By Beth Shaw, founder and president of YogaFit®
Fretting over paying the bills, keeping your job, nailing those last-minute deadlines, maybe even keeping your kids out of trouble? It's impossible to be impervious to the trials and tribulations of everyday strife. Here's how yoga helps.
Managing personal daily stresses is easier if you can identify the symptoms (rapid heart rate, flushed face, breathlessness), witness them without reacting, and then release the stress or the prime source of stress. Stress management is the daily process of letting go of tension stored in the body and mind. Without this letting go process, we become candidates for ulcers, heart attacks, migraines and premature aging. All caused, in part, by stress.
In this busy information society, we are constantly bombarded by external stimuli. A well-rounded stress management program can help tune out the exterior world, and allow the participant to drop inside their bodies, and find a place of stillness with the relaxing sound of your breath. We learn to increase the probability of desired moods and feelings through newfound and heightened self-awareness, while simultaneously decreasing more negative states of anxiety.
Stress management techniques performed in a yoga class or by using an exercise DVD, such as deep breathing and holding postures longer and rhythmically (even listening to calming music) allows you to discover and explore how you individually hold emotions, thoughts and experiences in your body. These techniques (even walking your dog or meditating before getting out of bed in the morning) also allow you to tune into different moods, feelings, attitudes, and states of consciousness beside the low-grade stress levels that most people operate under. Excessive levels of toxin-producing stress can also result in an extended period of hormonal “Flight or Fight Syndrome” which can, over time, tax the adrenal glands and cause sleeplessness, fatigue and even weight gain.
Combating stress is a daily endeavor and you can use yoga postures sprinkled liberally throughout your day to do this. Remember: It's the little things we do that cumulatively add up to excellent mind-and-body health. Here at YogaFit, we consider yoga practice to form yet another type of technology for getting back in touch with our true essence. Consistent practice--even in 5-minute bursts throughout the day--can bring you back to remembering the health and wholeness that is your natural state of being. Yoga, when broken down to its most simple form, is breathing and feeling. Through this breathing and feeling we learn to control our more negative reactions to events and people. It is neither the events nor the people in your life that provide the most substantial stressors but the way in which you react to them.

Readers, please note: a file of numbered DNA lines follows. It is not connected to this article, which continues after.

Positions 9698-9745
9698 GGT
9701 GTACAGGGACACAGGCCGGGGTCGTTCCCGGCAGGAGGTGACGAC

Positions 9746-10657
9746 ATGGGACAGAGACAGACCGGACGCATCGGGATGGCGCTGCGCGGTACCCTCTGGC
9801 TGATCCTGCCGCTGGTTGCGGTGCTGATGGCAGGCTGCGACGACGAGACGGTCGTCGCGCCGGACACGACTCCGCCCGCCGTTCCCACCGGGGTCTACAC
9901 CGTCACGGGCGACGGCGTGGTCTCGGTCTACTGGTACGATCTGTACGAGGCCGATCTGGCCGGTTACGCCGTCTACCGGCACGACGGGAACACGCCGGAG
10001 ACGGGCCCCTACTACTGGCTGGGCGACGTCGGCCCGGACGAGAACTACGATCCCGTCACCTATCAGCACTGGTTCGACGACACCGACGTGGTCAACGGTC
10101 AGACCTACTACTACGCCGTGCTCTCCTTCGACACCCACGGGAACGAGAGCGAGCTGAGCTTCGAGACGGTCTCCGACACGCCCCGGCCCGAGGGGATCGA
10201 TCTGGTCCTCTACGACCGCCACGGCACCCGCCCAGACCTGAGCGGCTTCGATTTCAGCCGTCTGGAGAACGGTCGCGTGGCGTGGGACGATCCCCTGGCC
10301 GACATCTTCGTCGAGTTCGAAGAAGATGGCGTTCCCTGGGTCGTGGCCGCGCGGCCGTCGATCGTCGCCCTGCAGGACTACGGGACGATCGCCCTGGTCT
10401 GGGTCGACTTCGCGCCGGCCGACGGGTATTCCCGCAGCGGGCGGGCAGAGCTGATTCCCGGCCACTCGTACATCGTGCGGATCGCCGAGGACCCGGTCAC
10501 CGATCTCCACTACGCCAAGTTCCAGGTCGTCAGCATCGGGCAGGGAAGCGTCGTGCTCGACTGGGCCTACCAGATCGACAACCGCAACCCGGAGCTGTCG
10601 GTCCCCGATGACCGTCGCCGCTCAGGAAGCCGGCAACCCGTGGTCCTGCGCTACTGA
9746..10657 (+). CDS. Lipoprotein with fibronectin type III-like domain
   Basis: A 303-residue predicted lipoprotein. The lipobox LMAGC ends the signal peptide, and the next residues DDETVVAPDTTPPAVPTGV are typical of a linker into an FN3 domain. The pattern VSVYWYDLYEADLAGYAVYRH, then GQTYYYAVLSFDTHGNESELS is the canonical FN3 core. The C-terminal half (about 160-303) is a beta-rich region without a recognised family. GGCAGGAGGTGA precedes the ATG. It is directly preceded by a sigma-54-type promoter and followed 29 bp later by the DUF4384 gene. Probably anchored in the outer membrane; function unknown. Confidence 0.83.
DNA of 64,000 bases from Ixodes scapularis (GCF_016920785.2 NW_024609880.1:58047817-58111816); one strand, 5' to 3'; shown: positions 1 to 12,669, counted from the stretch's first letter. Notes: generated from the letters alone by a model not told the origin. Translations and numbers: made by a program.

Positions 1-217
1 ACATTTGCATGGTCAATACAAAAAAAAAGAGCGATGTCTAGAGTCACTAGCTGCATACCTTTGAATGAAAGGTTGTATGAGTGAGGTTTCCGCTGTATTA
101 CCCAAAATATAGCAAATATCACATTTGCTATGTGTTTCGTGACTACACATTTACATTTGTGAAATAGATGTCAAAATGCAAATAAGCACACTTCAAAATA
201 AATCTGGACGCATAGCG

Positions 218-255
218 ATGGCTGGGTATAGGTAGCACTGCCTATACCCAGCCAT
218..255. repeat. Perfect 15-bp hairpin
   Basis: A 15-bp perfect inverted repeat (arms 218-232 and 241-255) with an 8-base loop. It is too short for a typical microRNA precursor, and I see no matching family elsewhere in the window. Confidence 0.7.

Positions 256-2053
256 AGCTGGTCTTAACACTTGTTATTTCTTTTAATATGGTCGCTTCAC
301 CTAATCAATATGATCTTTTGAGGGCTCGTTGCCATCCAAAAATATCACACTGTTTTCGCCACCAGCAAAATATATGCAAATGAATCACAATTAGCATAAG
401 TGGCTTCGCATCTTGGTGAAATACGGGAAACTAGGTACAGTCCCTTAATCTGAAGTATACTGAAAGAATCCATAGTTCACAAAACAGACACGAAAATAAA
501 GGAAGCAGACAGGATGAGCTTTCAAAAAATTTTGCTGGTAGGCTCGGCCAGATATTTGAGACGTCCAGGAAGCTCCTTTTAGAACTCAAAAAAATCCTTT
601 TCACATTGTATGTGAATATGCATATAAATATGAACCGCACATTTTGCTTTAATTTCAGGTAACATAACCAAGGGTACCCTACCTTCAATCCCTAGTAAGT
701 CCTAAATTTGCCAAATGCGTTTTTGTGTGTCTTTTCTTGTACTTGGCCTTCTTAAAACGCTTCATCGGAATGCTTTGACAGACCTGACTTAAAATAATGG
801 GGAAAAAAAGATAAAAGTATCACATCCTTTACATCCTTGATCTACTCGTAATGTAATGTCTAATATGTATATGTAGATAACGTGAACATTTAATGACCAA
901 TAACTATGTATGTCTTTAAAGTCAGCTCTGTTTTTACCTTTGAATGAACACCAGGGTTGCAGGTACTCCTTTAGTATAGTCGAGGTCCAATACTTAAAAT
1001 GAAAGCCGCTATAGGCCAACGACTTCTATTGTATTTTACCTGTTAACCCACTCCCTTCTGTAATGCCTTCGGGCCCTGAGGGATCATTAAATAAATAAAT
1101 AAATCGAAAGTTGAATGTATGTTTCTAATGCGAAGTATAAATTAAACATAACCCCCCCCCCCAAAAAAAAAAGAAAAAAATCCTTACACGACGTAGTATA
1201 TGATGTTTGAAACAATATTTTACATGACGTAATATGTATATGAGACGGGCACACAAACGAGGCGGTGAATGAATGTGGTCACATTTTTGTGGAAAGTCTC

Stress is a Way of Life… Time to Take Action
Stress is so commonplace that it has become a way of life. Stress isn’t always bad, of course. In small doses, it can help you perform under pressure and motivate you to do your best. In fact, a stress response is the body’s way of protecting you. When working properly, it helps you stay focused, energetic, and alert. But when you’re constantly running in emergency mode, your mind and body pay the price. If you often find yourself feeling overwhelmed, it’s time to take action to bring your nervous system back into balance. Starting today, you can protect yourself by learning how to recognize the signs and symptoms of stress and taking steps to reduce its harmful effects:
° Financial problems
° During major life changes
° Tense work situation
° Relationship difficulties
° Children and family issues
° Too busy and overscheduled lifestyle
° Unrealistic expectations at work and at home
° Perfectionism or even chronic pessimism
YOGA FOR PHYSICAL STRESS: Yoga massages the skeletal system, which supports bone mass and growth while taking the stress away from the supporting muscles and tendons. Yoga mechanically removes tension from the muscles through stretching. Steady even yoga breathing reduces stress levels in the body, which is most often accompanied by rapid, shallow breathing Yoga encourages deep diaphragmatic breathing, activating a relaxation response. Yoga also massages the internal organs reducing high blood pressure, stress in the cardiovascular system at the level of the heart, arteries and blood. The nerve pathways are massaged and stretched through yoga practice, conducting messages throughout the body.
Of course, yoga also strengthens all major muscle groups and greatly enhances flexibility and injury prevention as well.
YOGA FOR EMOTIONAL ANXIETY: Emotionally, the body believes what the mind believes. Affirmations about peace, calm, and tranquility, along with positive imagery, are conveyed to the nervous system. Yoga brings greater patience to relationships with other people, work life, home life and all relationships.